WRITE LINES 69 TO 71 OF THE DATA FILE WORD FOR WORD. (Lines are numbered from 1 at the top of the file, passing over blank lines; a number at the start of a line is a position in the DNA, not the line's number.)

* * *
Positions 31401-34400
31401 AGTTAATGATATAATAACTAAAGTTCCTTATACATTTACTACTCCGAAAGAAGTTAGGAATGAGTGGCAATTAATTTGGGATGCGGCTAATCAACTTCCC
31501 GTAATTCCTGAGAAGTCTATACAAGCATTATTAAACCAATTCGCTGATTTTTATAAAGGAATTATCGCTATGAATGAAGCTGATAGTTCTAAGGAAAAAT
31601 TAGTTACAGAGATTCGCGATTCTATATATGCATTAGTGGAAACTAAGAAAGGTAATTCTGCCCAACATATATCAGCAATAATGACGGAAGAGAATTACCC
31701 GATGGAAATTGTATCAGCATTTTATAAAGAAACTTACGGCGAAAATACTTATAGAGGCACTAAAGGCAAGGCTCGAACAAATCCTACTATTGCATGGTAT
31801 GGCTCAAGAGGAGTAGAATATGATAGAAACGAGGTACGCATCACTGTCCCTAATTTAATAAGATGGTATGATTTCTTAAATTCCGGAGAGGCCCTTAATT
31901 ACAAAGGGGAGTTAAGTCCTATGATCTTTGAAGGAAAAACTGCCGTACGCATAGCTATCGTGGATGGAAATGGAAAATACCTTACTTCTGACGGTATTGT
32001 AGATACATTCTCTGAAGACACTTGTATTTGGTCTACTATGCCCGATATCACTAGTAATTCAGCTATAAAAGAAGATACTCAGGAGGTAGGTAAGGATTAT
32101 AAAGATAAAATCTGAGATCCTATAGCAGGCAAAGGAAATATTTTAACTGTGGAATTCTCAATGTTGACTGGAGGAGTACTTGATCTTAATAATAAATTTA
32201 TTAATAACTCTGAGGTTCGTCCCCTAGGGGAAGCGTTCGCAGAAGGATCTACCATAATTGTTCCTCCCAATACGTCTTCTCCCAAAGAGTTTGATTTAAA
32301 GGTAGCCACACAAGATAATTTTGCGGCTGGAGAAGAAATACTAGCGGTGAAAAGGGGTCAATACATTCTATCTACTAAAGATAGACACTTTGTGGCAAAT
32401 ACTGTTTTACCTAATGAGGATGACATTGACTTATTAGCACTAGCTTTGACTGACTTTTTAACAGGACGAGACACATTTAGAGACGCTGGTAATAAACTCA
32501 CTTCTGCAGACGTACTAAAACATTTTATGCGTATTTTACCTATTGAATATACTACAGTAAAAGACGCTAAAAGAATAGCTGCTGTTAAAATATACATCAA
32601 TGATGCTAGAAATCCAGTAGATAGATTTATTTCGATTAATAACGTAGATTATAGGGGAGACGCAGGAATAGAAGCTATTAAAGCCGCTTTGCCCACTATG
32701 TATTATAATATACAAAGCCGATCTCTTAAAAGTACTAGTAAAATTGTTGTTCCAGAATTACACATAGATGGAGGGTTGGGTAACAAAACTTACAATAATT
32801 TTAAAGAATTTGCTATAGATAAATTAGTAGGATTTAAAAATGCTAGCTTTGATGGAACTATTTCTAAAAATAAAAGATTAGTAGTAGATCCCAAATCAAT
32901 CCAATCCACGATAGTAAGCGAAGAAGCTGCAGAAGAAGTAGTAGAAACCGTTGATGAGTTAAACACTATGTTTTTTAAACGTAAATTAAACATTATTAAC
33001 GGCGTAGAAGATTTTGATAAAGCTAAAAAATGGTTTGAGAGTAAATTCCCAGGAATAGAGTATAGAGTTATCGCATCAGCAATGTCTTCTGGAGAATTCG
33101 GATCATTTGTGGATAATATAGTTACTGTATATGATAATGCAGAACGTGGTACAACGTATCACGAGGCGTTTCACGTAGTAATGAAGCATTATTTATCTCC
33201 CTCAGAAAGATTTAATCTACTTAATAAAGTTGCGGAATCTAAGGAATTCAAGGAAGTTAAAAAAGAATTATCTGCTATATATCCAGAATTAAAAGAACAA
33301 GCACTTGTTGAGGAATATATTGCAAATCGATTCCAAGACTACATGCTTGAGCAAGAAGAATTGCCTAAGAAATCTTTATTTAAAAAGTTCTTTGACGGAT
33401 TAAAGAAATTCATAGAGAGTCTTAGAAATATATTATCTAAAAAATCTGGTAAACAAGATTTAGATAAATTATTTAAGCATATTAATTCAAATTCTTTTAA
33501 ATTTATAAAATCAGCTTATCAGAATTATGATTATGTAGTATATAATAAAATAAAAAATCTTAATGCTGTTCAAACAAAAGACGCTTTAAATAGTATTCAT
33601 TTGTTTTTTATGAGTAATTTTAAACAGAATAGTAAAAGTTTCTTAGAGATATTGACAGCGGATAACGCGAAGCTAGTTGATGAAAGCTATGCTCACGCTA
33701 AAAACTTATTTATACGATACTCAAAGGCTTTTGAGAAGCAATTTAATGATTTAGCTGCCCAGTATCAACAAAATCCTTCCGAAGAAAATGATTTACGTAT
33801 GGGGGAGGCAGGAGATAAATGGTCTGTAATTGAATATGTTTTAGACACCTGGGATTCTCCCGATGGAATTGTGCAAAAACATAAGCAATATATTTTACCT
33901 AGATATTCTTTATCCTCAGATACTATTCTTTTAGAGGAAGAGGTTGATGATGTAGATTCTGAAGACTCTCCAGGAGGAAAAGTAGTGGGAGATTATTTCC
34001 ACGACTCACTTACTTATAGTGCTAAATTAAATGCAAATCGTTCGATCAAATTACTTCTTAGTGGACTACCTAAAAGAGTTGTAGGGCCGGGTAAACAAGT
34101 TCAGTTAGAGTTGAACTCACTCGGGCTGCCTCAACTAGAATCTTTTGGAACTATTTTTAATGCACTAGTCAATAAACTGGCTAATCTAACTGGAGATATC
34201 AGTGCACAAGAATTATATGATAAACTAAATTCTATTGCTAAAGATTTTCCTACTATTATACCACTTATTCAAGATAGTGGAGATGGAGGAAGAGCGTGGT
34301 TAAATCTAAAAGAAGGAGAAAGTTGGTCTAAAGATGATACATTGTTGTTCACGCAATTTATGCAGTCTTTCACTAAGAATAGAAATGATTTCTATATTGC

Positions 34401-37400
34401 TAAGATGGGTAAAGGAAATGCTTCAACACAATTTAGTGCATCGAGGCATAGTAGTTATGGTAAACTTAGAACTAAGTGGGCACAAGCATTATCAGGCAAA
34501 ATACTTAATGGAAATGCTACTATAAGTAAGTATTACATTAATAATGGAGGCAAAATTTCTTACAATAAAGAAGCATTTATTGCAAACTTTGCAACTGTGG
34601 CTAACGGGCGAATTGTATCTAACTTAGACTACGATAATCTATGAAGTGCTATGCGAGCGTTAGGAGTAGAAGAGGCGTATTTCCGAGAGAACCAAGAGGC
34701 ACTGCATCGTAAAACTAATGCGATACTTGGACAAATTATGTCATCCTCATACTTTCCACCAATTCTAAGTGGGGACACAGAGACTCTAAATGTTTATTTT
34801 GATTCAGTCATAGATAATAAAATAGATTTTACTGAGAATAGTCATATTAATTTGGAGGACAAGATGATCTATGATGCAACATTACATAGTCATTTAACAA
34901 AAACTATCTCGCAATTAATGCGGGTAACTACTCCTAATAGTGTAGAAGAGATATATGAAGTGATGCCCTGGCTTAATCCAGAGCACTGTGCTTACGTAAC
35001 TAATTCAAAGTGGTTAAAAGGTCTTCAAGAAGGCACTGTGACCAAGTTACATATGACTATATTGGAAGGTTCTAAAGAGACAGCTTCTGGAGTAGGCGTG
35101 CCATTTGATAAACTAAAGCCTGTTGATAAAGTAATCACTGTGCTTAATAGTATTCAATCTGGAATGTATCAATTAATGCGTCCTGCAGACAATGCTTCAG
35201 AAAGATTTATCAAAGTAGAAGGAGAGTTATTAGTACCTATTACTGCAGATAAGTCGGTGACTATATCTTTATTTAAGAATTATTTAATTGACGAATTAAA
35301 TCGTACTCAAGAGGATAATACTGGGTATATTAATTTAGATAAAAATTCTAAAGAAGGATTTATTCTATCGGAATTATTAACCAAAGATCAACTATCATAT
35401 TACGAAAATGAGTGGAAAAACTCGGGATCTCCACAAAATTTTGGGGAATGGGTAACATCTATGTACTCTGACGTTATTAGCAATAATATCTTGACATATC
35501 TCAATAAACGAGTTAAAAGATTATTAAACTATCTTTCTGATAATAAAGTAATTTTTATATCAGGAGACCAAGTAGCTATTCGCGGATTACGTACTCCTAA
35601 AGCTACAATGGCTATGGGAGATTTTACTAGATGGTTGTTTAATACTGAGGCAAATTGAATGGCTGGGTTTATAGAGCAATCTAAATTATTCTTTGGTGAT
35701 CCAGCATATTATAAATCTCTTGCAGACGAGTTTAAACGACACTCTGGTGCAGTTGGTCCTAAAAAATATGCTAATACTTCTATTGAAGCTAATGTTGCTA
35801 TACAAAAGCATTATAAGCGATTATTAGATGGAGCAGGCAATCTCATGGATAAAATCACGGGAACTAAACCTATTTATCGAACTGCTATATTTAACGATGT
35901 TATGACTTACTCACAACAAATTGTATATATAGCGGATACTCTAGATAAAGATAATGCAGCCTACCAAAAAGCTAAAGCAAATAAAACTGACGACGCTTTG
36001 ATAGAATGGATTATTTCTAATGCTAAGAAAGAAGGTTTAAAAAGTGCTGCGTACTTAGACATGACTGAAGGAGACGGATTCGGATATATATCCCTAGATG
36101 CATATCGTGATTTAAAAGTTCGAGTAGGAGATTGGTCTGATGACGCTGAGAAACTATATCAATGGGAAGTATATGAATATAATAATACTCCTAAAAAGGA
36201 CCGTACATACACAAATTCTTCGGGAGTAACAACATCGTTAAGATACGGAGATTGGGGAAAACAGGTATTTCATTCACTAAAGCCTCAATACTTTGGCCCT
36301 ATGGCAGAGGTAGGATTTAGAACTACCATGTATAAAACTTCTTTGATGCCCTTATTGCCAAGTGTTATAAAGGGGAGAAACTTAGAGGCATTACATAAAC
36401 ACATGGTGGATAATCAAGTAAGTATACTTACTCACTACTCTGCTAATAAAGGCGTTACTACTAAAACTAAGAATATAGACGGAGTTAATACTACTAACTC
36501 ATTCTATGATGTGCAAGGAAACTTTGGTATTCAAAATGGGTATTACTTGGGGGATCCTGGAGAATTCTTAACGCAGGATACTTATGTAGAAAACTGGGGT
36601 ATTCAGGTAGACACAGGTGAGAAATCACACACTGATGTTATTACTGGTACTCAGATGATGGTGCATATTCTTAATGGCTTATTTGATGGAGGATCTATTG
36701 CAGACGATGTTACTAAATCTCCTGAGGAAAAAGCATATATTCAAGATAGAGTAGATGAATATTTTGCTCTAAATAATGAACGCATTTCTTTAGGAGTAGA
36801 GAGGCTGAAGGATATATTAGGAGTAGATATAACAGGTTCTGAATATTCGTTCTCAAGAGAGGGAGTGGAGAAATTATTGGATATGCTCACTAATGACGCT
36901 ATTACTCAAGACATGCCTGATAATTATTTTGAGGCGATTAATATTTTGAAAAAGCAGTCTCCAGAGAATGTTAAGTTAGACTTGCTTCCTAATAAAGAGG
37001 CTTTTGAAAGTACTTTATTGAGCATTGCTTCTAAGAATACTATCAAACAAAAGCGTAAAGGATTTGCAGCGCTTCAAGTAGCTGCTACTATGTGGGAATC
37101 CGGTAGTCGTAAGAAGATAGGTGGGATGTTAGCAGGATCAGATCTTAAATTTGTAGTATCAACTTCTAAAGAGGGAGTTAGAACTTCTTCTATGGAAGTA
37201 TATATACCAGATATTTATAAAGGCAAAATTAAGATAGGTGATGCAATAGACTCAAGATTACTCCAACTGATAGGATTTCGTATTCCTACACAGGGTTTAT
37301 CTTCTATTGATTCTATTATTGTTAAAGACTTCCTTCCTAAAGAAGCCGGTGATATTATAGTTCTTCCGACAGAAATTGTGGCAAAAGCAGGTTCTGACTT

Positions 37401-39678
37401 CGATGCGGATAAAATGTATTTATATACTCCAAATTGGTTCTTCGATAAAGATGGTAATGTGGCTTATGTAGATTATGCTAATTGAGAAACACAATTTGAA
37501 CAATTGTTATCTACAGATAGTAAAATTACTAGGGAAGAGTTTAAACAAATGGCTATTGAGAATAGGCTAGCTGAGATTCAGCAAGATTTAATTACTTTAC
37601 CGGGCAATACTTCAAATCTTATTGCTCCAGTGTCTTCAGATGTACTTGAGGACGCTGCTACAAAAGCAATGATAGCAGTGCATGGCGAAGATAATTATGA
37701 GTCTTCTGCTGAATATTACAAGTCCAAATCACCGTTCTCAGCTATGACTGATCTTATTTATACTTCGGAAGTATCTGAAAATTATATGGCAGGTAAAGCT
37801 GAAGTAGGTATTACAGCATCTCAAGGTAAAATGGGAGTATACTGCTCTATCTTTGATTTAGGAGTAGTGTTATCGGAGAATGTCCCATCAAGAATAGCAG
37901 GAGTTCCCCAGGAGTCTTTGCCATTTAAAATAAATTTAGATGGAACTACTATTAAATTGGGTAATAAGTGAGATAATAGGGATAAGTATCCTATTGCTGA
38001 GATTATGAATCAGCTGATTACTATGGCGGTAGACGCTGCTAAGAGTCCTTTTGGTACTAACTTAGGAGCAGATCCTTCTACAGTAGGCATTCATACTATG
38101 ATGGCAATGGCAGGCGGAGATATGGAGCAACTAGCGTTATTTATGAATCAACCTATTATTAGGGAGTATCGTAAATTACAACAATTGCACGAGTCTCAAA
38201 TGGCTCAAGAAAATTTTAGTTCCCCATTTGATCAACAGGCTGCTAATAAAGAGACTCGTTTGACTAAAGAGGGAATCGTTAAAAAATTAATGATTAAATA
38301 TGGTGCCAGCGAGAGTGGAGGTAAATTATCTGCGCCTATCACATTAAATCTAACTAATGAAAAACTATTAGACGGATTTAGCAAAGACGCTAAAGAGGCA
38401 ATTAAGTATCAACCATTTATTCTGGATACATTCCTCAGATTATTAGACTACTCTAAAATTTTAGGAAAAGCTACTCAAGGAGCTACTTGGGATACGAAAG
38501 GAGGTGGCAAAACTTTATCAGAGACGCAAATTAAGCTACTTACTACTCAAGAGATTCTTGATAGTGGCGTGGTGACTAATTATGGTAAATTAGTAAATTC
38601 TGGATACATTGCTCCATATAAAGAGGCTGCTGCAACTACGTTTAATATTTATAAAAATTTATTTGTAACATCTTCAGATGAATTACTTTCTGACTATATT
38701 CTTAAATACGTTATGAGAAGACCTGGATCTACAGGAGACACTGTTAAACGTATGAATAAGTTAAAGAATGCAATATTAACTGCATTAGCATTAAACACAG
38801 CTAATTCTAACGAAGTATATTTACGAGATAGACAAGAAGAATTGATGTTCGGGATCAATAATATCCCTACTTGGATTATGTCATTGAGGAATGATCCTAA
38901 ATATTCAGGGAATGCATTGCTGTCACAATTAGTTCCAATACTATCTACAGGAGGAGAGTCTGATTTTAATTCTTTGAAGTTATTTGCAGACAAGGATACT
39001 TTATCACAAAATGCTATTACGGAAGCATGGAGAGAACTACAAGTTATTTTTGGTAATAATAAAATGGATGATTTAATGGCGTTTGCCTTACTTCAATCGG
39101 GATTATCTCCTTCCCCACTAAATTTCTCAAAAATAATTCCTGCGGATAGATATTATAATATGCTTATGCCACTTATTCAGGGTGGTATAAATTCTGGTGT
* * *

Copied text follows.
37901 GAGTTCCCCAGGAGTCTTTGCCATTTAAAATAAATTTAGATGGAACTACTATTAAATTGGGTAATAAGTGAGATAATAGGGATAAGTATCCTATTGCTGA
38001 GATTATGAATCAGCTGATTACTATGGCGGTAGACGCTGCTAAGAGTCCTTTTGGTACTAACTTAGGAGCAGATCCTTCTACAGTAGGCATTCATACTATG
38101 ATGGCAATGGCAGGCGGAGATATGGAGCAACTAGCGTTATTTATGAATCAACCTATTATTAGGGAGTATCGTAAATTACAACAATTGCACGAGTCTCAAA